Fixed index annuities, for example, allow you some potential for market gains while protecting your principal against downside risk.
- 3. Am I concerned about outliving the cash I've saved? The fear of running out of money in retirement and living on Social Security alone prompts many seniors to purchase annuities.
Income riders added to specific annuity contracts create a guaranteed lifetime income stream. Many seniors feel they must have at least one guaranteed income source to augment Social Security payments.
- Is leaving a legacy for loved ones one of my priorities? Other than Social Security or a private pension (for those lucky enough to still have one), annuities are the only commonly available product that will provide guaranteed income you can't outlive. But what if you don't live as long as you believed you would? Does the insurance company keep all the leftover funds if you die too soon? With certain annuities, that's certainly a possibility. However, there are many ways to structure your annuity so that you can leave money to loved ones while providing the income you need while still alive.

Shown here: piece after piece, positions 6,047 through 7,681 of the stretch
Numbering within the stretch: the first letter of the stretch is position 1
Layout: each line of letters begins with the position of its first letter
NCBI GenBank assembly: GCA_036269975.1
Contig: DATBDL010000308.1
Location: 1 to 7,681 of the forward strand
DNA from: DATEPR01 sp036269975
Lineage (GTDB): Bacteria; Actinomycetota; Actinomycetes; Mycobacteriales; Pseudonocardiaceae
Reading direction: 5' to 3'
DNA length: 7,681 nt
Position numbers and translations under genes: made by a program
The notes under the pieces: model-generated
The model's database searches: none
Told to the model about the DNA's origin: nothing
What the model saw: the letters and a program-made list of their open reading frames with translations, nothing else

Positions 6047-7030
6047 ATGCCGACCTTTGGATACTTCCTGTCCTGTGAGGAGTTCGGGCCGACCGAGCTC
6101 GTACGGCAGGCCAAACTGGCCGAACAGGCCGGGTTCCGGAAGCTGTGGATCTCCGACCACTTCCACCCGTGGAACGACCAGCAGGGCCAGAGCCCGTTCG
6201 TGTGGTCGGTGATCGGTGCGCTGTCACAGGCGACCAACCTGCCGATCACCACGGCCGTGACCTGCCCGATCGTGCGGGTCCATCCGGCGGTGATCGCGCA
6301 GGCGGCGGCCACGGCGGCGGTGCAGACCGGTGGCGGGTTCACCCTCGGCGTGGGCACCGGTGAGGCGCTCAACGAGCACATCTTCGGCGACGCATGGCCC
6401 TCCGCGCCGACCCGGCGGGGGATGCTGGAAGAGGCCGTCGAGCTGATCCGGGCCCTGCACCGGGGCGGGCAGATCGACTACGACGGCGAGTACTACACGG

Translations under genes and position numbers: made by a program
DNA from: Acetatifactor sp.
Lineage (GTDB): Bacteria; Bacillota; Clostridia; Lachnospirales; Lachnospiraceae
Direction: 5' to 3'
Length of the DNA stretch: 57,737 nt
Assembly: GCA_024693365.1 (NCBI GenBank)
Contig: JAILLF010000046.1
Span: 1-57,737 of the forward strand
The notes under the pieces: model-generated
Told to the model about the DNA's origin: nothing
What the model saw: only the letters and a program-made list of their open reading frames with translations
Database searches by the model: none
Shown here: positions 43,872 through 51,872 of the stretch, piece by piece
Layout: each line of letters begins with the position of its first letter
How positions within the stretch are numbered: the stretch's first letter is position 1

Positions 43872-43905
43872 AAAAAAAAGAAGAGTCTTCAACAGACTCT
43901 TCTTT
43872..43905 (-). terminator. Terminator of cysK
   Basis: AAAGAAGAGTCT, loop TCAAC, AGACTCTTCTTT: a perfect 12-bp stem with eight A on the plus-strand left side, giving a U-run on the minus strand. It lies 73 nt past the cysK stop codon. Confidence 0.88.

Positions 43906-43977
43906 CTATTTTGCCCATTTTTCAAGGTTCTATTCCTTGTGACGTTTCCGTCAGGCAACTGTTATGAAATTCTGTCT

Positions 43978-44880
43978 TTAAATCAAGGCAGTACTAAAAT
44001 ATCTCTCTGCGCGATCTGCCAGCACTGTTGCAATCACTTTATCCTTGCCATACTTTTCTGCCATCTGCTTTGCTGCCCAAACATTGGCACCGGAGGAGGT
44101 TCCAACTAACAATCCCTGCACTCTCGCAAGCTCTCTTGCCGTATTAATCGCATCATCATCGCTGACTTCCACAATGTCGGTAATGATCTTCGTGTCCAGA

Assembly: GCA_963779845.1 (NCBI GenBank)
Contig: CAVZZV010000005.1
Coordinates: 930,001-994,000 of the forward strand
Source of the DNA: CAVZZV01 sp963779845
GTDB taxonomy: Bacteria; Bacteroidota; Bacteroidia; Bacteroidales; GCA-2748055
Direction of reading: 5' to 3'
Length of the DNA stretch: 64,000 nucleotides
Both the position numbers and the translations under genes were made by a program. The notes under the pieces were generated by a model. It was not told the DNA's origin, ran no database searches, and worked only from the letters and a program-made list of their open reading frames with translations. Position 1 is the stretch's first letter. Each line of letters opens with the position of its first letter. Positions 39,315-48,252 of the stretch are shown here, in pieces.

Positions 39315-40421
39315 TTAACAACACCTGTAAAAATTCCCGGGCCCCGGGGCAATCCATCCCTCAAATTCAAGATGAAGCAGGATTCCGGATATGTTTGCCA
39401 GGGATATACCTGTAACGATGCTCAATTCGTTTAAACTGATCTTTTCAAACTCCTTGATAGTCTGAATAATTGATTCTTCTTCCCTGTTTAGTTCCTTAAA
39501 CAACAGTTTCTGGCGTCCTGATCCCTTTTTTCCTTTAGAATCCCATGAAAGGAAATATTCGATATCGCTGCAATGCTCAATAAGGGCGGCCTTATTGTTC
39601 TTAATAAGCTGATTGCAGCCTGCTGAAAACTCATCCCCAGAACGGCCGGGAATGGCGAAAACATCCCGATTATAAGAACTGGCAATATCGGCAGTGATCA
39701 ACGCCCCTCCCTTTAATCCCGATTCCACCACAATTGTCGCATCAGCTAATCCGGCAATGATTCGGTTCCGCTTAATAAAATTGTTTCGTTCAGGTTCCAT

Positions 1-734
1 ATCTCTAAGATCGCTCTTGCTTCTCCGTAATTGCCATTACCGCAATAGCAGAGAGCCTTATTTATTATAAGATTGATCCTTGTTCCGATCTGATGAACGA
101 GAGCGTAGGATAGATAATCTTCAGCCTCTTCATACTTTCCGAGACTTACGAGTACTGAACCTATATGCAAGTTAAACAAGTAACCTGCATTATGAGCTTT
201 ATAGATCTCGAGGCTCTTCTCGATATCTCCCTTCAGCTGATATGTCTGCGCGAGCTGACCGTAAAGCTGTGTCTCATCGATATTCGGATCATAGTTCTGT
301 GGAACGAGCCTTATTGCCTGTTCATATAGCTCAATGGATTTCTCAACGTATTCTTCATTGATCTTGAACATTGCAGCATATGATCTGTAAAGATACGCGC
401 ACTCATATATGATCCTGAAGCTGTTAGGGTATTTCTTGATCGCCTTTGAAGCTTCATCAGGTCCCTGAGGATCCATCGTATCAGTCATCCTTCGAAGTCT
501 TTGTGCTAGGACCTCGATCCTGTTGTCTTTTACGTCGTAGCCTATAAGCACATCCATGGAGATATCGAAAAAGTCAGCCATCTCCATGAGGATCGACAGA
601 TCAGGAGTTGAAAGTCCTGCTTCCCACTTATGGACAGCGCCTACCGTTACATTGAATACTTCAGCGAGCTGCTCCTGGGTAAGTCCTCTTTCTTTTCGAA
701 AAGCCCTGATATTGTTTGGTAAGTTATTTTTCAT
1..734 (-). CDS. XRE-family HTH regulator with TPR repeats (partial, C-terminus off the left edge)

- Do I have a long-term or short-time mindset? Most annuities have "surrender charges" if you cancel the contract before a specific time has passed, typically seven to ten years. This feature makes an annuity a longer-term investment.
Answering these questions and discussing those answers with a qualified annuity specialist will greatly assist you in deciding which of the many types of annuities is necessary to accomplish your retirement goals. Again, making an informed choice is crucial if you want optimal wealth protection and tax advantages.
Some annuity types include variable, fixed, multi-year guaranteed (MYGA), or fixed-index, to name a few. Each product has different design options, features, benefits, and costs.
Fixed index annuities (FIAs). FIAs are fixed products but add an interest component tied to an index, such as the S&P 500. FIAs may offer riders that give you a guaranteed income stream and the possibility of some principal upside since they're associated with an index.
When researching FIAs, be sure to ask your advisor exactly how that particular product could potentially throttle your returns with participation caps. For example, if we experience another bull market, caps could limit your gains, so they are not on par with other investments. Nevertheless, caps may not matter to you if you're close to retiring because you may not want any more risk in your portfolio. If you'd like to possibly take advantage of potential market appreciation without having to play in the market, a FIA might work well for you.
As the name implies, fixed annuities pay guaranteed interest rates. These are annuities initially intended to replace traditionally conservative savings tools, such as bank CDs. Fixed annuities remain popular with more fiscally conservative retirees. If you are someone wanting predictable, less costly, guaranteed solutions, you might look into fixed annuities.